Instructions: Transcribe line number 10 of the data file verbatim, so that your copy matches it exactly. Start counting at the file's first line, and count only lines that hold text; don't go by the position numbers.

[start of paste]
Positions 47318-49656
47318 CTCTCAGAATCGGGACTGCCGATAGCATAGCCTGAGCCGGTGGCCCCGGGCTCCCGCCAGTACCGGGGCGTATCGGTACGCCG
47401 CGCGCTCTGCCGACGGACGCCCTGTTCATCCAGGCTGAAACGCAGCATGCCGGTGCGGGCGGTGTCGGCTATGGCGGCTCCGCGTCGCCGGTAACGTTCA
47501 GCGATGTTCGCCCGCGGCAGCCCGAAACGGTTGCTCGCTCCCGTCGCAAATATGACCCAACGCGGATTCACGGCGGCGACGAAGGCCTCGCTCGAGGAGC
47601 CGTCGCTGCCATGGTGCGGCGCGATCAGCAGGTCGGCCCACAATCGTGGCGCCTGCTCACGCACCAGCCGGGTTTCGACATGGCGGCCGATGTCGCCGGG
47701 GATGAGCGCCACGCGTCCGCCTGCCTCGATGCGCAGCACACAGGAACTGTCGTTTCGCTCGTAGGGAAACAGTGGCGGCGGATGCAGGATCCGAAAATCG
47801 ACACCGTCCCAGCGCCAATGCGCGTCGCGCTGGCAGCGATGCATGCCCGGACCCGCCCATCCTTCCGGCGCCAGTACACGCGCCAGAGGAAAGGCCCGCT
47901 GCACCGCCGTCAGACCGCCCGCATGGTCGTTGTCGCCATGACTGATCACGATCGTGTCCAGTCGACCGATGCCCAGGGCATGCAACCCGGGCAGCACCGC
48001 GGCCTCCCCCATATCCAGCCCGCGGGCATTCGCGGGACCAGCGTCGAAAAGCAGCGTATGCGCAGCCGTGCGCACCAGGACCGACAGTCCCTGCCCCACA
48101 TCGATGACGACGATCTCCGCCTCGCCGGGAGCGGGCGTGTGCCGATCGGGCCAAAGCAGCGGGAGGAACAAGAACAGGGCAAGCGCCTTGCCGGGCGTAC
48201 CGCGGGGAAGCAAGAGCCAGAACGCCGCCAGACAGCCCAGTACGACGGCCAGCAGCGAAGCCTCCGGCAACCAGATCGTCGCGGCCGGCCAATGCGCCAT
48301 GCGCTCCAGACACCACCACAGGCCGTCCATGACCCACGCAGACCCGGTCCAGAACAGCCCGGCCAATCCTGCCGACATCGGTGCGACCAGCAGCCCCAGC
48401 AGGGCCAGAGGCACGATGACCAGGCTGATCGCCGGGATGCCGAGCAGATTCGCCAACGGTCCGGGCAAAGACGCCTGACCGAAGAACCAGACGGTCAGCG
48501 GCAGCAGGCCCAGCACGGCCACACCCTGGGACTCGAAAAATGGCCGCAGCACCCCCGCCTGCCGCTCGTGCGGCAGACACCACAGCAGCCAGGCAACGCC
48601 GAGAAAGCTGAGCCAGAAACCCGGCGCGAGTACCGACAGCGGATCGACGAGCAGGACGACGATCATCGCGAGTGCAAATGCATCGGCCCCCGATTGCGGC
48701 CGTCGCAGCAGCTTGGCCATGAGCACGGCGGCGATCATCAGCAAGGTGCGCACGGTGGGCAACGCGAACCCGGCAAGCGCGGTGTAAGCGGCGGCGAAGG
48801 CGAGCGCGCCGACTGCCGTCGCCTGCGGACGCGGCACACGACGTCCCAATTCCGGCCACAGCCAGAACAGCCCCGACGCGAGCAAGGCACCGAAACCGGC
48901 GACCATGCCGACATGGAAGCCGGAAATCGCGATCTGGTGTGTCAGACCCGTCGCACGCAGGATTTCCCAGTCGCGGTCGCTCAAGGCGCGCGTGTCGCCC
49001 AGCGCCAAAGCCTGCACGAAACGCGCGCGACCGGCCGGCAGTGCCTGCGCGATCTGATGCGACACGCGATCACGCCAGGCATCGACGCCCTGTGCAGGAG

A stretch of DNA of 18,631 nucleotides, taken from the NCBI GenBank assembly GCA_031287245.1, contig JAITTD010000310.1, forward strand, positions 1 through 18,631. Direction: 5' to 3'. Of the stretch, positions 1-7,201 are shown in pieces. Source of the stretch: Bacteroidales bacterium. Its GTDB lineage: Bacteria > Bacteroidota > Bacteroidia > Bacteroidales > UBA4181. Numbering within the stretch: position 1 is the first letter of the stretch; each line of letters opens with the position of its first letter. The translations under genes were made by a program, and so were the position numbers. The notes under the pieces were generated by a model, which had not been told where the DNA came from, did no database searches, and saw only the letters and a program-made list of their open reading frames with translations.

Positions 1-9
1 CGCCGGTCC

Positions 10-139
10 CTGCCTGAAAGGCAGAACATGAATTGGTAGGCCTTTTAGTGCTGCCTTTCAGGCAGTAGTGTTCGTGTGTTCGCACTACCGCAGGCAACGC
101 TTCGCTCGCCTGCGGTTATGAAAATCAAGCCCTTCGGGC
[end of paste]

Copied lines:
48101 TCGATGACGACGATCTCCGCCTCGCCGGGAGCGGGCGTGTGCCGATCGGGCCAAAGCAGCGGGAGGAACAAGAACAGGGCAAGCGCCTTGCCGGGCGTAC